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Recent Hot Spell Increases City’s Water Usage

July 20, 2011 1:26 PM | News

A sprinkler waters the lawn at the Leo Mol Sculpture Garden in Assiniboine Park on Monday, July 18, 2011. (CHRISD.CA)

Given the recent heat wave Winnipeg has been experiencing, it’s no surprise there’s an increase in water usage to help residents cool off.

The City of Winnipeg says water use reached a high on Monday of 19.5 million litres — the third highest on record in the last decade. If you’re wondering, the most water ever consumed in the city occurred back in 1988 at 40 million litres.

“The significant reduction in peak use during periods of hot dry weather demonstrates that Winnipeggers recognize that water is an essential resource and are embracing good conservation practices,” said Diane Sacher, manager of the city’s Water Services division. “Residents are continuing to retrofit to water efficient toilets, faucets, showerheads, and appliances.”

With the humidex on Tuesday, it felt like 48°C in Winnipeg — maybe a little extra H2O was justified.

The city says the amount of water used in the summer is typically two to four times greater that of winter water use. Refilling pools, watering gardens, flower beds and lawns all contribute to the increase.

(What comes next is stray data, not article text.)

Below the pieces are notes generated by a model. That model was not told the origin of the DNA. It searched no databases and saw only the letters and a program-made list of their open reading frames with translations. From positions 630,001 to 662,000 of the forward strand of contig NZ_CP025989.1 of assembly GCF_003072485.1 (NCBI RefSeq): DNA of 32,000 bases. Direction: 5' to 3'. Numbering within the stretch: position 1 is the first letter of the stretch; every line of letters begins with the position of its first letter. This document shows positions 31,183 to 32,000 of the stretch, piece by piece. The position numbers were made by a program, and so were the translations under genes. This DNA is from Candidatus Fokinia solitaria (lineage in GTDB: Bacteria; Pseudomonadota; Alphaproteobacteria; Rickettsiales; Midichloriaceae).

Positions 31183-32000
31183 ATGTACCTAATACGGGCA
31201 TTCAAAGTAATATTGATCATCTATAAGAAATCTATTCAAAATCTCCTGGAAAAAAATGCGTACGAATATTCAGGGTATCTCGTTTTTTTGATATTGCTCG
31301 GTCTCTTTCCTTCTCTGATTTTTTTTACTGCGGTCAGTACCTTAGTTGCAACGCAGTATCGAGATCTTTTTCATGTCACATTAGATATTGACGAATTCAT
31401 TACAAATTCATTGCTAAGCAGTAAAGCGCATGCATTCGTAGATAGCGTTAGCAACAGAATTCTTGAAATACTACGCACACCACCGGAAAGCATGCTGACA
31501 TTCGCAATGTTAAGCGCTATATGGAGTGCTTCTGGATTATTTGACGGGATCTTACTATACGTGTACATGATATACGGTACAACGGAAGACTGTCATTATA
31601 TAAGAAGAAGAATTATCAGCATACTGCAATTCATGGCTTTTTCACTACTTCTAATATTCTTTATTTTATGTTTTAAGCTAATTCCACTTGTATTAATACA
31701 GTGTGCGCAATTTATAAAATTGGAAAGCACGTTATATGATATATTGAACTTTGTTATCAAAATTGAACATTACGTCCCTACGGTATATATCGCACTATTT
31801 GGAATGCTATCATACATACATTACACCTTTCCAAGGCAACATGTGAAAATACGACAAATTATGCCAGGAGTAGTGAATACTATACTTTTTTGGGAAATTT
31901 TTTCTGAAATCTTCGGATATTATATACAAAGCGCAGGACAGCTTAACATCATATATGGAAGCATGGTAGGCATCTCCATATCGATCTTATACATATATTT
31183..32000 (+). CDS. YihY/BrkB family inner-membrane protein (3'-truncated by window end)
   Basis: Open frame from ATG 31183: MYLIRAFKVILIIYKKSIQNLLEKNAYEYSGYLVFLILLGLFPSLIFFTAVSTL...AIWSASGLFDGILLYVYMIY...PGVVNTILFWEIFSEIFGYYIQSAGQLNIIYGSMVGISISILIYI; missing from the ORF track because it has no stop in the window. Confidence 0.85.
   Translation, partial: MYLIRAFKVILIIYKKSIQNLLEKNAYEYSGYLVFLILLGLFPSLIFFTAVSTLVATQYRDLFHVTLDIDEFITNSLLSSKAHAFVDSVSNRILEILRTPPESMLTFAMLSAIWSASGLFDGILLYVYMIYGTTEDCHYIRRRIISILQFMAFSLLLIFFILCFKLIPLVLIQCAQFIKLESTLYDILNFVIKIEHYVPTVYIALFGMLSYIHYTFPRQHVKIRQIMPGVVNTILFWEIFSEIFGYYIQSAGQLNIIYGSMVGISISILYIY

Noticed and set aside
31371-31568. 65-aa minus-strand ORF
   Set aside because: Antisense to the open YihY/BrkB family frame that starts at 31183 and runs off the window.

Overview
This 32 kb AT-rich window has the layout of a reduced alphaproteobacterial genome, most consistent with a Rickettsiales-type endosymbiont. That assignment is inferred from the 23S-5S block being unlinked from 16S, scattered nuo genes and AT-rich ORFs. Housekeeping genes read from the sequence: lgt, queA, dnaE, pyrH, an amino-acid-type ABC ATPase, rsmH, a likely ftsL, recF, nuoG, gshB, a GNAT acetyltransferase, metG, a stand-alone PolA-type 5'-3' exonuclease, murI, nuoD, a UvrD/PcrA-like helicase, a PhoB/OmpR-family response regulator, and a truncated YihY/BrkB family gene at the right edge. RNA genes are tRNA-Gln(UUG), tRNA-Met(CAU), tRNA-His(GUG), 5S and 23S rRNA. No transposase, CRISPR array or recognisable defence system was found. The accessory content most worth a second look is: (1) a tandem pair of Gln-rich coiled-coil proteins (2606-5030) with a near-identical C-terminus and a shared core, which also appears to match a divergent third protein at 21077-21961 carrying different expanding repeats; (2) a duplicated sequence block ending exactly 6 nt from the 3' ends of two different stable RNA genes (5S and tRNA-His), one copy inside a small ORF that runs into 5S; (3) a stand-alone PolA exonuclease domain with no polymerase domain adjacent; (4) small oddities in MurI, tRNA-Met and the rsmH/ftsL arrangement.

If you’re looking to reduce your summer water usage and bill costs, the city offers these suggestions:

  • The best time for watering your lawn or garden is early morning, before the heat of the day.
  • Consider collecting rainwater for watering your plants or garden. Direct the downspout of your eavestroughs into a rain barrel or other large container and keep it covered with an insect screen.
  • Adjust sprinklers so only your lawn and garden is watered and not the house, sidewalk, or street.
  • Check outdoor faucets, sprinklers and hoses for leaks.
  • Use a pool cover to reduce water loss due to evaporation.
  • Sweep your driveway to clean it, rather than using treated drinking water.
  • Keep a pitcher of water in the refrigerator to avoid turning on the tap too often and wasting water.